Panel two, ‘Relationships, People and Politics’, was chaired by Roxy and featured papers from Lucy Dixon, Hana Green, Robert Thompson and Barnabas Balint (left to right).

The panels initiated a number of great questions and comments and the fruitful discussion which followed spilled over into the lunch break, after which the Library’s International Tracing Service Archive Researcher Dr Ian Rich closed the day with a fascinating presentation exploring the history and workings of the International Tracing Service archive, and the variety of ways in which it can be used to undercover documents demonstrating the effects of gender on people’s experiences during the Third Reich.

The Library’s International Tracing Service Archive Researcher Dr. Ian Rich delivering a presentation on the history and workings of the ITS archive.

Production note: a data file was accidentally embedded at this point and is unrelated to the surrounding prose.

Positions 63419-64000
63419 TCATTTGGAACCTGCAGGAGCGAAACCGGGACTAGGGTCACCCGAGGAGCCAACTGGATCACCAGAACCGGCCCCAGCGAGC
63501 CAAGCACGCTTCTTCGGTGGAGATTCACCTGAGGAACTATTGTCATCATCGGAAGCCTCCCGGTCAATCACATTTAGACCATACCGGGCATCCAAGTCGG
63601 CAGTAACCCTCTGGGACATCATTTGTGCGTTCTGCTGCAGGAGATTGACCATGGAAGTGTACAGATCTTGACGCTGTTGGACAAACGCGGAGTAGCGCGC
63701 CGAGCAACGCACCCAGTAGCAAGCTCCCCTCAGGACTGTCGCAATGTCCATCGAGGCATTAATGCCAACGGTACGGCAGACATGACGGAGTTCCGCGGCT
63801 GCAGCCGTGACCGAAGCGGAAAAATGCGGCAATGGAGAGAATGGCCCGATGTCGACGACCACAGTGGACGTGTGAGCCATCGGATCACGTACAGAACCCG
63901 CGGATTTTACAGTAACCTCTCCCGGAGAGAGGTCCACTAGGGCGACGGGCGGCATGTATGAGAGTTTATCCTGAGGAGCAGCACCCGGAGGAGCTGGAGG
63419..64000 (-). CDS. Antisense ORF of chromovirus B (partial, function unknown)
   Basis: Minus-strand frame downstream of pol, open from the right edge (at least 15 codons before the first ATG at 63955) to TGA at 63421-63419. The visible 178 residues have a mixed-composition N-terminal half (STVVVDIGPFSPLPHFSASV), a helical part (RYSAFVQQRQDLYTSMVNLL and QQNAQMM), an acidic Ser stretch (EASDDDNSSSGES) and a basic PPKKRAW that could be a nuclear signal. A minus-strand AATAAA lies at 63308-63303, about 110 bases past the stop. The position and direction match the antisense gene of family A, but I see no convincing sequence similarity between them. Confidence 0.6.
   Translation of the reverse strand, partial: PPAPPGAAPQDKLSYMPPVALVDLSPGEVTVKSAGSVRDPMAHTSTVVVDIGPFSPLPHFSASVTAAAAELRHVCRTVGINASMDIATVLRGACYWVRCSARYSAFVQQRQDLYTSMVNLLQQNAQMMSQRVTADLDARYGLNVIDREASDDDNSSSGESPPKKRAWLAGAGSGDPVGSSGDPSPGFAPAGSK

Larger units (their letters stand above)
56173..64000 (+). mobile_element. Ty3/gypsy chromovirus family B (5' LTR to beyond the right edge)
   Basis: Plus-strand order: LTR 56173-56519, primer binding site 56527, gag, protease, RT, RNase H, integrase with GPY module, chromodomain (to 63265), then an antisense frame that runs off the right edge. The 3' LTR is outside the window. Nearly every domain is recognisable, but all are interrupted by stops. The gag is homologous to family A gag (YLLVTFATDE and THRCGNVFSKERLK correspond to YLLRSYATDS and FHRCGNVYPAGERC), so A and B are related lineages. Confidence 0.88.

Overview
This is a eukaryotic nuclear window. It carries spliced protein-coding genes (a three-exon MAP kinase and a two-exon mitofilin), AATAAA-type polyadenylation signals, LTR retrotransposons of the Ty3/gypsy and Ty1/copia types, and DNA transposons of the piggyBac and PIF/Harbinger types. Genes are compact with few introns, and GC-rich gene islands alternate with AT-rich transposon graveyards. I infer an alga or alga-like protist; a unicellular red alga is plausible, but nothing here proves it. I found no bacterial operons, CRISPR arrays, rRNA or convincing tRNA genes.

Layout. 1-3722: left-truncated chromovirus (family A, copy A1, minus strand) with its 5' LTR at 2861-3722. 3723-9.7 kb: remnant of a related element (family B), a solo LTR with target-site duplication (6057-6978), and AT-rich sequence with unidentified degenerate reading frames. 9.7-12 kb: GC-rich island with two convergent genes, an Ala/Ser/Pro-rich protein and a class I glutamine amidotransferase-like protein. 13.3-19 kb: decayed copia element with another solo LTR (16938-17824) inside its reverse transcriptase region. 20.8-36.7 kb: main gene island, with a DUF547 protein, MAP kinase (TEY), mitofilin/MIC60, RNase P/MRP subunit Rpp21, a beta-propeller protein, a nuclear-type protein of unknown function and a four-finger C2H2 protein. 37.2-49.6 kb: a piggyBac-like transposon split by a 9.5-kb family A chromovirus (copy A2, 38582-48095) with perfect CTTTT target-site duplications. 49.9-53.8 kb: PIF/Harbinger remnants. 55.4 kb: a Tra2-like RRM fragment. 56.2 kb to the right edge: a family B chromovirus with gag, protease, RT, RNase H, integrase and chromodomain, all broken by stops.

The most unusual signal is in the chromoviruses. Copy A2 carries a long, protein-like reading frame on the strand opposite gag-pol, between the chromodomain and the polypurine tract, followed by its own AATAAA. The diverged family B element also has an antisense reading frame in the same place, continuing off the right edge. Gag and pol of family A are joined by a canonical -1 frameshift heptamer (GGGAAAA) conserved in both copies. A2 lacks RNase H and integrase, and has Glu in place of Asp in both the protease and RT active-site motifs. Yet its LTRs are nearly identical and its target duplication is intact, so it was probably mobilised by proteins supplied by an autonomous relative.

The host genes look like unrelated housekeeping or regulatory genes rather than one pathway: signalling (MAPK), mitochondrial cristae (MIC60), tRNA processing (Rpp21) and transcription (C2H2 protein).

Altogether, the presentations given, all unique in approach, were exciting reminders of the new directions evident in the postgraduate Holocaust Studies community. Each paper provided convincing and thought-provoking insights and asked new and interesting questions about identity – opening new avenues into deepening our understanding of this period of history, with gender, of course, at the core of their analysis.

We are extremely grateful to all of our presenters and attendees, who joined us from institutions across the world, for an enlightening day. Until next time!

Roxy Moore and Julie Fitzpatrick.